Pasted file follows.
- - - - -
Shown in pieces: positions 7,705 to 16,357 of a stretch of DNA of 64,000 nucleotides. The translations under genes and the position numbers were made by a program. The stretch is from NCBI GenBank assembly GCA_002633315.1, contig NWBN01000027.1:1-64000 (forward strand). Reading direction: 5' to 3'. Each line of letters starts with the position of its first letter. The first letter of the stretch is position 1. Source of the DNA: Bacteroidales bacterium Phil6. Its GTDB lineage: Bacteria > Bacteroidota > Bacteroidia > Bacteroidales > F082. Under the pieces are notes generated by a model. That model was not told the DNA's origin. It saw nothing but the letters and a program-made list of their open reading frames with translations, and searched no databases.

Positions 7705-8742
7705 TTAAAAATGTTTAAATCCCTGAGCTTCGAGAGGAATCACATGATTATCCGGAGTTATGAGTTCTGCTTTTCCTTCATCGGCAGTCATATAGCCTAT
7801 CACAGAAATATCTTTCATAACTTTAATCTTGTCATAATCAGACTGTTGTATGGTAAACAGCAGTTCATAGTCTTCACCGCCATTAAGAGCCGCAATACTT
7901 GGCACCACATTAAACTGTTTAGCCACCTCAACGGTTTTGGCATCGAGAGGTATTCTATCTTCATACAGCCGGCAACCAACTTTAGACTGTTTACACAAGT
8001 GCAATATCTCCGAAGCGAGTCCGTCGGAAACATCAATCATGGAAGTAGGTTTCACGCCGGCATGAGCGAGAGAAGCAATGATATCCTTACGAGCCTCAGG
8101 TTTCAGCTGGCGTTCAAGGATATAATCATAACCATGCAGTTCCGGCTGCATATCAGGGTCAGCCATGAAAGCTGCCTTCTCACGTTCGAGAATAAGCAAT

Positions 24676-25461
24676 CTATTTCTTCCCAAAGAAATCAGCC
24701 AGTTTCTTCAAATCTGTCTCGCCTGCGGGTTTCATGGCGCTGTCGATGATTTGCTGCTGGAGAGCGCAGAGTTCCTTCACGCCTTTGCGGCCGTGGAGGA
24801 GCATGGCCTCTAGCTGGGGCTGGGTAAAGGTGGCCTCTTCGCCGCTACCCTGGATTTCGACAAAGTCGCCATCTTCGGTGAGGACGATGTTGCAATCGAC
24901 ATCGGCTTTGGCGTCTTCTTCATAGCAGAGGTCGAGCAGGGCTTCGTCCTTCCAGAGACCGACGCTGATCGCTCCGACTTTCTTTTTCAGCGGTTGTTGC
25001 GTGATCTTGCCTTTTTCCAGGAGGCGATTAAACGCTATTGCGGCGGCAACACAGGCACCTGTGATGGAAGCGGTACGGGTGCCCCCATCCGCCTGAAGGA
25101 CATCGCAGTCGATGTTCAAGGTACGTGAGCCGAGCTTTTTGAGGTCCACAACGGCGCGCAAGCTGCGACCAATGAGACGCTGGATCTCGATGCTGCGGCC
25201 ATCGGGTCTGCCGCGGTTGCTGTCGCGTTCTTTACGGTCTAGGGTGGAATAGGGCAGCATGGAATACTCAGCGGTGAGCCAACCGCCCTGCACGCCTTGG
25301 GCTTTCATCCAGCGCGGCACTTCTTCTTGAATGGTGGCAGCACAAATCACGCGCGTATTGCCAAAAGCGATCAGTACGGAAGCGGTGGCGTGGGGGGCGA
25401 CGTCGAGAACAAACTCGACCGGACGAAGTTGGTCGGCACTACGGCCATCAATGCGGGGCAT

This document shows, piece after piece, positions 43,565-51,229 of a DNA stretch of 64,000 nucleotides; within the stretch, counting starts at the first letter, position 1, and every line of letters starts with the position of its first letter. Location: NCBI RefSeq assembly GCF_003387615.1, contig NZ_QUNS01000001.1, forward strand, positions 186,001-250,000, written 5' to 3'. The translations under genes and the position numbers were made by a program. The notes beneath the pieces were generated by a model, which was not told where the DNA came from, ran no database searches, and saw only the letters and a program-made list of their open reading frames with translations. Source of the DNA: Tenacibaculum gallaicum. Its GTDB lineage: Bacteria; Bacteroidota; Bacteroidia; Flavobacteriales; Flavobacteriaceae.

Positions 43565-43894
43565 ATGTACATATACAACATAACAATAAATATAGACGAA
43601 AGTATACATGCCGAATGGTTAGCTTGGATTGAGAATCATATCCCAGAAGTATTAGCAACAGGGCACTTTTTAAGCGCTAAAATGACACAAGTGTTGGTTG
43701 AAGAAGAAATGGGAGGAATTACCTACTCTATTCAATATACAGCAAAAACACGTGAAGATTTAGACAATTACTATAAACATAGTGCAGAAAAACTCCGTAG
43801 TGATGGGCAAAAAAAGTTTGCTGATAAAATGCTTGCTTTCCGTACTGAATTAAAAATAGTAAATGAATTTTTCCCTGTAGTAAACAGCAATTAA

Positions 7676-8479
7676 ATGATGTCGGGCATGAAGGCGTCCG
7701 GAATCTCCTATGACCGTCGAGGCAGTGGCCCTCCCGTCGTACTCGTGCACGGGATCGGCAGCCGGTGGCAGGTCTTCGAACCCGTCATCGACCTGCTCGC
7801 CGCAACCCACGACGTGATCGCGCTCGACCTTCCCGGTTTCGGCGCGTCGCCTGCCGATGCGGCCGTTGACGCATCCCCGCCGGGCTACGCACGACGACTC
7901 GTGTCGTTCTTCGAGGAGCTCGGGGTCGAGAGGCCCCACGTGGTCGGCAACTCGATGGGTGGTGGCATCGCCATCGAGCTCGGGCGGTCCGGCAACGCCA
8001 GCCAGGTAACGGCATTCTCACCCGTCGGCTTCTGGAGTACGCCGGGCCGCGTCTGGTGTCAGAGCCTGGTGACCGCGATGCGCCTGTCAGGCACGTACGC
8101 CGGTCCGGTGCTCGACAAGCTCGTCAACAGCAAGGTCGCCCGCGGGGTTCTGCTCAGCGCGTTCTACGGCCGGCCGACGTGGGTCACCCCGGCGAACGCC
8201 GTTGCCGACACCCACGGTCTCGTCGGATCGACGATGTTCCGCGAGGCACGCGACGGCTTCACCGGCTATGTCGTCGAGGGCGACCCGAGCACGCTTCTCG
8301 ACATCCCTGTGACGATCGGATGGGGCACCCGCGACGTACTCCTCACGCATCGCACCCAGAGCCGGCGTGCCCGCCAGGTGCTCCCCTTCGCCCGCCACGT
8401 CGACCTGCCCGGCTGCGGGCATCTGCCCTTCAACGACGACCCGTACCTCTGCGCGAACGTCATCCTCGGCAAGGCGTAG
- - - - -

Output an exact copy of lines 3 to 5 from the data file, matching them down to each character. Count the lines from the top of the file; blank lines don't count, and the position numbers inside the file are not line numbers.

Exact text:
7705 TTAAAAATGTTTAAATCCCTGAGCTTCGAGAGGAATCACATGATTATCCGGAGTTATGAGTTCTGCTTTTCCTTCATCGGCAGTCATATAGCCTAT
7801 CACAGAAATATCTTTCATAACTTTAATCTTGTCATAATCAGACTGTTGTATGGTAAACAGCAGTTCATAGTCTTCACCGCCATTAAGAGCCGCAATACTT
7901 GGCACCACATTAAACTGTTTAGCCACCTCAACGGTTTTGGCATCGAGAGGTATTCTATCTTCATACAGCCGGCAACCAACTTTAGACTGTTTACACAAGT